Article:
Meditation tends to improve my
life in almost every aspect. Despite that fact I rarely sustain a
disciplined, consistent practice. I recently started meditating
again, and have kept up an (almost) daily practice for about two
weeks. I intend to improve my discipline and cultivate a daily
my born-again practice is essentially in it’s infancy, I had an
inspiring experience the other night. I’ve been doing a “spherical
breathing” meditation, which in the past has been interesting to
say the least. I wasn’t feeling much from the practice, but I kept
doing it because I know it works, even if I don’t feel I’m doing it
well. I’m going to sidestep the whole discussion about “successful”
meditation (some teachings affirm that each sitting is the perfect
practice.) Sometimes in the morning my mind would even drift so much
that I would stop focusing on the fourteen breaths I was doing and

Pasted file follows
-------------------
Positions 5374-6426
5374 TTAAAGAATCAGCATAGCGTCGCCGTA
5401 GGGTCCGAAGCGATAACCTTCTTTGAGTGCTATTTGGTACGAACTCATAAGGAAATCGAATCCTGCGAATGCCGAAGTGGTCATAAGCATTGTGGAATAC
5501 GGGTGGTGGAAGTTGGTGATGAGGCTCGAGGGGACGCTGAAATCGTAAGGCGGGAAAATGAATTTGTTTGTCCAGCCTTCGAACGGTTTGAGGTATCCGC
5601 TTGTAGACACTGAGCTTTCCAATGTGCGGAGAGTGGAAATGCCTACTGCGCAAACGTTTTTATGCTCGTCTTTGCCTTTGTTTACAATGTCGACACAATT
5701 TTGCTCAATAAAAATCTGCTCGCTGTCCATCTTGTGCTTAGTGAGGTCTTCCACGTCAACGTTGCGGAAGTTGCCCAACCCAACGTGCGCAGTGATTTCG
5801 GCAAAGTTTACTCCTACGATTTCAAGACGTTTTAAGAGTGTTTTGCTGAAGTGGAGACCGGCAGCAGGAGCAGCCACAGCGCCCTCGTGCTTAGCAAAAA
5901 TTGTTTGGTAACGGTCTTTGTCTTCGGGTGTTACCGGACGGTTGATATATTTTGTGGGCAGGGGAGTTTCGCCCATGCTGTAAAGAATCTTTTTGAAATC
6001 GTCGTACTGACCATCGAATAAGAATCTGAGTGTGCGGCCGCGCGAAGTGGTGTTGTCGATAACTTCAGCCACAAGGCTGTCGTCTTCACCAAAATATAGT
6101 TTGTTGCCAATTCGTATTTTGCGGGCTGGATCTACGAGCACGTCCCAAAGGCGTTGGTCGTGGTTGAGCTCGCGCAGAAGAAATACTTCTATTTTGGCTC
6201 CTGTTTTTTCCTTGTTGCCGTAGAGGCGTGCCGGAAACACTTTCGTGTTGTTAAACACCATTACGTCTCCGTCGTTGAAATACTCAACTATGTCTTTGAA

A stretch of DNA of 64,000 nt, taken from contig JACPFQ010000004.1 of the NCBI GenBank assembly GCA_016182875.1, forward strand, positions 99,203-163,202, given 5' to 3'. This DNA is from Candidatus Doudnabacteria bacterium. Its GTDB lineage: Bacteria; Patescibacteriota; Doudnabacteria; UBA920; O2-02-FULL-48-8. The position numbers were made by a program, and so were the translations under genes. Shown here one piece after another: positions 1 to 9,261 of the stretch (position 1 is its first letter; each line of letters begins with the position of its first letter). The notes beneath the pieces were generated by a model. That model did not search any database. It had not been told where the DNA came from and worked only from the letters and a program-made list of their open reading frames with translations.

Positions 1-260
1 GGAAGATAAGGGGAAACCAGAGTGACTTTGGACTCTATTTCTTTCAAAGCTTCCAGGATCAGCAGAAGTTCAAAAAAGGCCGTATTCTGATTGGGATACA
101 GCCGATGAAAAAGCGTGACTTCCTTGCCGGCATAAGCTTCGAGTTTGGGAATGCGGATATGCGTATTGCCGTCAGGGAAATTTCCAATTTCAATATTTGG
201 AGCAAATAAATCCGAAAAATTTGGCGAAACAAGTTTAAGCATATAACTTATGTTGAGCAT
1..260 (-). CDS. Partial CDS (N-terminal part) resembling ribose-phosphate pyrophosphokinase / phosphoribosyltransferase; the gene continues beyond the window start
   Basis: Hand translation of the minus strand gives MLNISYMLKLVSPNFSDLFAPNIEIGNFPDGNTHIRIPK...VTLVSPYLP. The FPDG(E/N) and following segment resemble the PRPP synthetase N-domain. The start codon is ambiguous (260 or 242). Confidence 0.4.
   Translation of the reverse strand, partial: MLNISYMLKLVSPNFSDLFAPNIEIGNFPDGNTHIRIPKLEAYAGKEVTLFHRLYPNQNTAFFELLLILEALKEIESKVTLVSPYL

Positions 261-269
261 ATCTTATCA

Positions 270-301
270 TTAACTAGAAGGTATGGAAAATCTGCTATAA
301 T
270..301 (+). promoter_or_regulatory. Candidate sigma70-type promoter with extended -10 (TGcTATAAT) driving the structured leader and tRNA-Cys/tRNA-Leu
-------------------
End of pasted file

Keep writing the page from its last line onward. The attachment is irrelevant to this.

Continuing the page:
start thinking/dreaming about people or being at work or other
distractions. It seems my mind doesn’t like being told what to do,
even by itself. I’ll admit that even though I don’t think one should
pursue a goal necessarily while sitting, I was becoming mildly
frustrated and decided to try a little experiment.
find little recreational value in marijuana, but I have noticed, in
the past, that it enhances, among other things, my sensitivity to the
movement of energy in my body (if this discussion is irritating my
fellow skeptics out there, I recommend breaking off now.) Due to the
availability now of high-grade yesca I usually have some around even
though I’m not even a little bit of a stoner (at least not anymore).
So I took one hit and ran through the practice twice.
second time I did the breaths, all the visualizations were far more